Configure Service Networking


This guide covers more complex and advanced cases of service networking. If you’ve never configured a Maestro service before, consider following our tutorial on port mapping first.

If you need an introduction to the concept of Service Networking, you can find one here.

Read our guide to using service.yml for more help on customizing your service configuration.

Non-HTTP ports (TCP and UDP)

If your application does not use HTTP traffic you can map ports by specifying the protocol (TCP or UDP).

Let’s imagine we have a service that listens on port 5454 on UDP and we would like to make it available to the outside world on port 111.

To achieve this via the edit service interface:

  1. Open the Application Overview from your Dashboard
  2. Click on the Services tab
  3. Click on the Edit service icon next to the service you wish to configure. This will open a panel on the left-hand side of your screen.
  4. Click on the YAML tab in the panel
  5. Change Container to 5454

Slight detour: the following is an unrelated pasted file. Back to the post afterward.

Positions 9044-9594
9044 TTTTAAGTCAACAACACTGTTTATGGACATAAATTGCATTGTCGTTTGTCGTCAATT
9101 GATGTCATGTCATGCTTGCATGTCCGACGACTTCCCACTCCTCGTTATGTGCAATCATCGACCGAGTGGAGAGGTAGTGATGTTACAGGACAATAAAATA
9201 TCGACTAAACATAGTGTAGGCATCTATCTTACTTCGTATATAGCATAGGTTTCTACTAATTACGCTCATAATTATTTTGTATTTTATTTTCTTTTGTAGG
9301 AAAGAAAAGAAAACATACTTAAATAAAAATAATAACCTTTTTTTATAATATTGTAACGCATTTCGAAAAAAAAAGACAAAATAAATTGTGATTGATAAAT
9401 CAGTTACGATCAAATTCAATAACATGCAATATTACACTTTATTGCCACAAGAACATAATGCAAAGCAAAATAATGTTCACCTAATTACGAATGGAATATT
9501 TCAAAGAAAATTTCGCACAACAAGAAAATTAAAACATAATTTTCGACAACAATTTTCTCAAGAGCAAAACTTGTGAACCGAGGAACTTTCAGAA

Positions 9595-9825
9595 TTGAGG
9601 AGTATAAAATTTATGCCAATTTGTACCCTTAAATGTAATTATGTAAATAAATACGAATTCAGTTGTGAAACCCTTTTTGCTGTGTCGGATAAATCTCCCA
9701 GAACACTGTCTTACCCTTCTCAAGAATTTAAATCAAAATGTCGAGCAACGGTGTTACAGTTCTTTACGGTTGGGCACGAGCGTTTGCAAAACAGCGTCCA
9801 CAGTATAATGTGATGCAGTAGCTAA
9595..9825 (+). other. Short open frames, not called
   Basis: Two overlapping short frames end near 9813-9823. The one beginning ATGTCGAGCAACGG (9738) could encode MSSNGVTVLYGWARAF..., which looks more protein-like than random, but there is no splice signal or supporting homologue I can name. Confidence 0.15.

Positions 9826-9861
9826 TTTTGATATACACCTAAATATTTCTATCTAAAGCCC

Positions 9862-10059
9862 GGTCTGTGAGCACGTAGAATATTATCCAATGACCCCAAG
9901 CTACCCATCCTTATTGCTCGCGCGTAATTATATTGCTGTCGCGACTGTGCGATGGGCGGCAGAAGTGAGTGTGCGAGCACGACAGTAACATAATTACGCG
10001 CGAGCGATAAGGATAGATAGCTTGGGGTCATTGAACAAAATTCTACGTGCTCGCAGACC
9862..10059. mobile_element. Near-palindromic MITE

6. Delete any lines for HTTP and HTTPS (unless your service needs them)
  7. Add a new line: udp:111
  8. Save your changes and deploy your application

If you’d prefer to make these changes directly in the (full) service.yml the result would look similar to this:

          - container: 5454
            udp: 111

In the example below, our service listens to TCP port 8787 and we want to make it available on port 9000 to the outside world:

          - container: 8787
            tcp: 9000

Note that you don’t need to set the protocol for the container port - that is defined by the service itself. By specifying the protocol of the HTTP Port you’re ensuring that requests that reach the container are using the same networking protocol as the service itself.

Mapping multiple ports

Some services listen to multiple ports. An example is InfluxDB which listens to different ports for queries and admin controls. You can map these relationships using an array in the service.yml. For example:

          - container: 8787
            tcp: 9000
          - container: 8788
            tcp: 9001

Examples of default ports

Some example of default ports used by popular programming frameworks or application servers:

Application Default Port
Rack (webrick) 3000
Rack (unicorn, thin, puma) 9292
Node (Express) 3000
Java (Play) 9000
RethinkDB 8080
InfluxDB 8083, 8086, 8090, 8099
Python (Django) 8000